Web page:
How methane is created and destroyed on Mars is an important question in understanding the various detections and non-detections of methane at Mars, with differences in both time and location. Although making up a very small amount of the overall atmospheric inventory, methane in particular holds key clues to the planet’s current state of activity. This graphic depicts some of the possible ways methane might be added or removed from the atmosphere. One exciting possibility is that methane is generated by microbes. If buried underground, this gas could be stored in lattice-structured ice formations known as clathrates, and released to the atmosphere at a much later time. Methane can also be generated by reactions between carbon dioxide and hydrogen (which, in turn, can be produced by reaction of water and olivine-rich rocks), by deep magmatic degassing or by thermal degradation of ancient organic matter. Again, this could be stored underground and outgassed through cracks in the surface. Methane can also become trapped in pockets of shallow ice, such as seasonal permafrost. Ultraviolet radiation can both generate methane – through reactions with other molecules or organic material already on the surface, such as comet dust falling onto Mars – and break it down. Ultraviolet reactions in the upper atmosphere (above 60 km) and oxidation reactions in the lower atmosphere (below 60 km) acts to transform methane into carbon dioxide, hydrogen and water vapour, and leads to a lifetime of the molecule of about 300 years. Methane can also be quickly distributed around the planet by atmospheric circulation, diluting its signal and making it challenging to identify individual sources. Because of the lifetime of the molecule when considering atmospheric processes, any detections today imply it has been released relatively recently. But other generation and destruction methods have been proposed which explain more localized detections and also allow a faster removal of methane from the atmosphere, closer to the surface of the planet. Dust is abundant in the lower atmosphere below 10 km and may play a role, along with interactions directly with the surface. For example, one idea is that methane diffuses or ‘seeps’ through the surface in localized regions, and is adsorbed back into the surface regolith. Another idea is that strong winds eroding the planet’s surface allows methane to react quickly with dust grains, removing the signature of methane. Seasonal dust storms and dust devils could also accelerate this process. Continued exploration at Mars – from orbit and the surface alike – along with laboratory experiments and simulations, will help scientists to better understand the different processes involved in generating and destroying methane. Credit: European Space Agency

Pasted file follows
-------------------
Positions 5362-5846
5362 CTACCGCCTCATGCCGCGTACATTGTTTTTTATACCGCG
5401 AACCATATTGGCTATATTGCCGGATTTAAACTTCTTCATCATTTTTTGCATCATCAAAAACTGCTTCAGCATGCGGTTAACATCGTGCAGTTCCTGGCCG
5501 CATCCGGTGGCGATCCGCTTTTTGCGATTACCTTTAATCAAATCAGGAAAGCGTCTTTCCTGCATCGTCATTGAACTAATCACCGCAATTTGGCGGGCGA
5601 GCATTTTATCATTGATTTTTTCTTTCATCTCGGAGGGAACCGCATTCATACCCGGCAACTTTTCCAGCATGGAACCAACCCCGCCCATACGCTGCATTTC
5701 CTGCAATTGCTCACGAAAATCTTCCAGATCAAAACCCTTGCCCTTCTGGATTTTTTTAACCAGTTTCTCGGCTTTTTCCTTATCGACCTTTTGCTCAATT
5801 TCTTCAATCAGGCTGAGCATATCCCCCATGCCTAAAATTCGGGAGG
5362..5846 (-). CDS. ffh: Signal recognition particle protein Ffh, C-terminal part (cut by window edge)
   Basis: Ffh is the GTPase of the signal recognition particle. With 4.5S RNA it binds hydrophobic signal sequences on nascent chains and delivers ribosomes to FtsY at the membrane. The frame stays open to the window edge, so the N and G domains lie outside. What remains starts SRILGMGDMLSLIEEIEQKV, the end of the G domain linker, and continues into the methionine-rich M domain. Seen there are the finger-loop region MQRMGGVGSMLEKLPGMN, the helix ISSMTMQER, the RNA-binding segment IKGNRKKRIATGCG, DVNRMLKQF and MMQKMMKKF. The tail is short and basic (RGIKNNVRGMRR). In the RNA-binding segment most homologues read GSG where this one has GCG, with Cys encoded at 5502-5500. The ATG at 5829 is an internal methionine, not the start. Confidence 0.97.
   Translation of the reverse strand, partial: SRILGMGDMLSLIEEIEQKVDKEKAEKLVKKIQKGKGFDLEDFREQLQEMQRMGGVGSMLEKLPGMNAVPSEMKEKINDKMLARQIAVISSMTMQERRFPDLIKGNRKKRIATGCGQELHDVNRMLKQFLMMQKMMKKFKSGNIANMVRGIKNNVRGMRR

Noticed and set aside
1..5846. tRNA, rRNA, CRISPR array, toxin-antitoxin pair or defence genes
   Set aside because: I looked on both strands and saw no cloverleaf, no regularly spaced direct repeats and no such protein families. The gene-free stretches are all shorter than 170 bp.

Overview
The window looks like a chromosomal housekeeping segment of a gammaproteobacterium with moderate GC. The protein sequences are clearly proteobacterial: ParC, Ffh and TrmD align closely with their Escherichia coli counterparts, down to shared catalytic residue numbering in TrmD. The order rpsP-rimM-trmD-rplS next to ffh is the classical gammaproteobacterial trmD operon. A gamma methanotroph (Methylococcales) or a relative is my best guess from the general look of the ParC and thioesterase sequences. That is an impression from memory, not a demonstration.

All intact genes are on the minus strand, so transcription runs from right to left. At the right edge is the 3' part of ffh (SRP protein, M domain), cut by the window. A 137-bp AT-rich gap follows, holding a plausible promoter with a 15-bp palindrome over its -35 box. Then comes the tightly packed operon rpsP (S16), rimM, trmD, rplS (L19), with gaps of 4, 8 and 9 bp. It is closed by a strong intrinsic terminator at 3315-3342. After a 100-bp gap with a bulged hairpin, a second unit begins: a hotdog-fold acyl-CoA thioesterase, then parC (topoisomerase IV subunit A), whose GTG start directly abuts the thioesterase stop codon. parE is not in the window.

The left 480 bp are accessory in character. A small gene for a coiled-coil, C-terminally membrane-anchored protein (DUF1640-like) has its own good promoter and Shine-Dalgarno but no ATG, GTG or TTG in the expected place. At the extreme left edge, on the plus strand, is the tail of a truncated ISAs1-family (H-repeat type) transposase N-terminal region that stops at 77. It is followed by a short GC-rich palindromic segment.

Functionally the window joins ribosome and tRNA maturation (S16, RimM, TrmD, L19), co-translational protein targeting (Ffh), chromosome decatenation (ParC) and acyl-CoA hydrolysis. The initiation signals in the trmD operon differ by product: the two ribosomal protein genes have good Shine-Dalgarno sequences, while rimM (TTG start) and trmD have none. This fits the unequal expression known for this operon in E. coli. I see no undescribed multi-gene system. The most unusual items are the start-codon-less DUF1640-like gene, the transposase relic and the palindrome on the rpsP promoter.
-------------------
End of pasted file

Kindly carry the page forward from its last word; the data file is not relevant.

Scientists have mapped how martian ozone varies with altitude before. So far, however, this has largely taken place via methods that rely upon the gas' signatures in the ultraviolet, a technique which only allows measurement at high altitudes (over 20 km above the surface).

The new ACS results show that it is possible to map martian ozone also in the infrared, so its behaviour can be probed at lower altitudes to build a more detailed view of ozone's role in the planet's climate.

Unravelling the methane mystery

One of the key objectives of TGO is to explore methane. To date, signs of martian methane—tentatively spied by missions including ESA's Mars Express from orbit and NASA's Curiosity rover on the surface—are variable and somewhat enigmatic.

While also generated by geological processes, most of the methane on Earth is produced by life, from bacteria to livestock and human activity. Detecting methane on other planets is therefore hugely exciting. This is especially true given that the gas is known to break down in around 400 years, meaning that any methane present must have been produced or released in the relatively recent past.